Introduction to Angiogenesis and Bill’s Protocol

Angiogenesis is the process by which tumors attract new blood vessels to themselves.   Tumor cells that aren’t getting enough oxygen from the blood are hypoxic, and make vascular growth factors.   Vascular growth factors are substances involved in making new blood vessels grow to the tumor.   If the tumor cannot get an adequate blood supply, it cannot grow larger.

Here is a video of Dr. Judah Folkman, who is the Father of Angiogenesis and Antiangiogenesis, explaining the antiangiogenic approach to cancer treatment.

http://www.youtube.com/watch?v=UdtSej78fF8

In normal bodies, vascular growth factors are balanced by endogenous angiogenesis inhibitors…  these are substances that the body makes itself, that counteract the effects of the vascular growth factors, or prevent their production.  These angiogenesis inhibitors prevent tumors from growing, and prevent many inflammatory conditions as well.   As often is found in the body, there are opposing  forces, and the balance between opposing forces often decides whether there is normal functioning, or a disease process occurring.

Tumor blood vessels are more fragile than normal blood vessels and break easily.  As time goes by, these vessels break. [High-grade tumors tend to make more fragile blood vessels, and make them more quickly, than low-grade tumors.] If the tumor cannot grow new blood vessels, the tumor tissue that was nourished by these blood vessels dies, and is reabsorbed.  The tumor will then eventually shrink to a lump that is under 2mm, which is about what can survive without its own blood supply.   These avascular lumps just sit there.   Should the body lose its ability again to make the endogenous angiogenesis inhibitors, [angiostatin, endostatin, tumstatin, etc] then the lump will grow again.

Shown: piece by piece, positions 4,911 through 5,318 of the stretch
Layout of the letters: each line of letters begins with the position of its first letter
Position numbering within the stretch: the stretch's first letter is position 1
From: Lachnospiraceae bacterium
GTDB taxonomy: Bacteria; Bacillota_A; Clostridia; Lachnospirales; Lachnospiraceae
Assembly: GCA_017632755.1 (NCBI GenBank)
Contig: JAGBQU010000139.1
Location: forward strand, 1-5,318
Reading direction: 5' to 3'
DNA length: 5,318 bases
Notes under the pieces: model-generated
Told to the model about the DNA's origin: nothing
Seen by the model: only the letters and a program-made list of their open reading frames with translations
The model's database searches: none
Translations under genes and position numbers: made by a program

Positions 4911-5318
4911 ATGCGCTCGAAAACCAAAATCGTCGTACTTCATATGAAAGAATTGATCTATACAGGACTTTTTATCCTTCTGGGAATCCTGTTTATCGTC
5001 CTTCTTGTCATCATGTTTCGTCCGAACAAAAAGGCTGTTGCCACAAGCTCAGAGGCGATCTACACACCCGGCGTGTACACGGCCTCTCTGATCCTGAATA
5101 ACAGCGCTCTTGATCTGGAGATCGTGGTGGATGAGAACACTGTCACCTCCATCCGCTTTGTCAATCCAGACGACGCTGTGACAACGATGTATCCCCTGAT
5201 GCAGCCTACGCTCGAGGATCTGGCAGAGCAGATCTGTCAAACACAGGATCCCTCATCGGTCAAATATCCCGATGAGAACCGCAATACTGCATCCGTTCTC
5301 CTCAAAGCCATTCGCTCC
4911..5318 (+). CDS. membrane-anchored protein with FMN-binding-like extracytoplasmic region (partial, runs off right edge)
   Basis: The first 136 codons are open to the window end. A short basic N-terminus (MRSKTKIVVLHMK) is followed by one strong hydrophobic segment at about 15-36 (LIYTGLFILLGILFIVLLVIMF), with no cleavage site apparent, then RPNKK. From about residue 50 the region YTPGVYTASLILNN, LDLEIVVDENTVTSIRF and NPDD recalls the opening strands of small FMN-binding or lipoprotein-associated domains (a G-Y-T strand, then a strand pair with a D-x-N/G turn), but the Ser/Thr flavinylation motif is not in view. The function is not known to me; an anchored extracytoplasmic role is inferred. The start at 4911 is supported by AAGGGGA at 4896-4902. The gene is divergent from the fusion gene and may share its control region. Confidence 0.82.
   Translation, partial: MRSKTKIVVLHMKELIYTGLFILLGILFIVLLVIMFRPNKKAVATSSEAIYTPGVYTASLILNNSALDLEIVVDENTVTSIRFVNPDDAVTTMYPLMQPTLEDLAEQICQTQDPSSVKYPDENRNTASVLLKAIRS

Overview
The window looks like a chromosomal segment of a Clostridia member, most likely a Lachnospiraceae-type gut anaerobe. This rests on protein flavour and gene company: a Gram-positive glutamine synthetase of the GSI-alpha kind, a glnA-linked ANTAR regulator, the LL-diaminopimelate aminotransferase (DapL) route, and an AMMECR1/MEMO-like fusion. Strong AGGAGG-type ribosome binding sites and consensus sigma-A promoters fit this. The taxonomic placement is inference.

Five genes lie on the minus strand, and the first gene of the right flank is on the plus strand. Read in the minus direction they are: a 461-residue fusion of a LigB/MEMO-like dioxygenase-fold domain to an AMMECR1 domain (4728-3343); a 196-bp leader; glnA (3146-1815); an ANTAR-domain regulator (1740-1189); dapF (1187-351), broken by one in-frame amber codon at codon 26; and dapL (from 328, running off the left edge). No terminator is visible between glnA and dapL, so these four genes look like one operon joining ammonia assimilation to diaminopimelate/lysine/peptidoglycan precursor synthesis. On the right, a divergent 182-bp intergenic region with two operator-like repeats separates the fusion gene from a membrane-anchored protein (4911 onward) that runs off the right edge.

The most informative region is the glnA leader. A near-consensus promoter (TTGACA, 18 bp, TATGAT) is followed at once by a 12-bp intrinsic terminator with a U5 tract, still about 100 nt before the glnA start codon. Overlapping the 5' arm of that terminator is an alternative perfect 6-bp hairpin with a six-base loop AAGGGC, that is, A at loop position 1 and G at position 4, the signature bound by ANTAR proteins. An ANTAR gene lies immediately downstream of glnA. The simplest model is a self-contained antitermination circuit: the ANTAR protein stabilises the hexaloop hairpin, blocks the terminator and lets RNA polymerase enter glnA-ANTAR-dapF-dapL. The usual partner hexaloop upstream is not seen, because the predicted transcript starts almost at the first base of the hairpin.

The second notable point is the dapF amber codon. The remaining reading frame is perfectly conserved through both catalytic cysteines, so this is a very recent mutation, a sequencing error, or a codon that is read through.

http://www.pbs.org/wgbh/nova/cancer/folkman.html

http://clincancerres.aacrjournals.org/cgi/content/full/5/11/3516

Bill’s cocktail contains a lot of substances that act as angiogenesis inhibitors.  These, when taken in reasonable and nontoxic doses, may create a multi-pronged attack on the ability of the tumor to grow new blood vessels. It is not one or two or even three antiangiogenic agents taken to toxic levels, but a multiple agent cocktail, only using over-the-counter substances, especially if there is no active disease.  The combination of agents may allow a more effective widespread approach to angiogenesis inhibition, instead of targeting one or a few pathways.  The widespread approach may also prevent resistance developing.  Hopefully the many different inhibitors will tip the body’s balance toward angiogenesis inhibition.

http://www.ncbi.nlm.nih.gov/sites/entrez       Plug in search box, just the numbers.

PMID: 14695206

PMID: 15648195

PMID: 15523106

PMID: 11425277

PMID: 12202894

PMID: 15523104

IF there is active disease, meaning there is tumor present, then using metronomic dosing of cytotoxic drugs will give a better response.

Metronomic dosing of cytotoxics means they are given in a low daily dose. This is designed to kill the reproducing endothelial cells [the lining cells of the blood vessels that are growing toward the tumor].  Cytoxan [cyclophosphamide] is one of the drugs used.  Cytoxan also raises thrombospondin-1, which is a potent and endothelial-specific inhibitor of angiogenesis.

http://www.ncbi.nlm.nih.gov/sites/entrez   Plug in search box the numbers: 14561896

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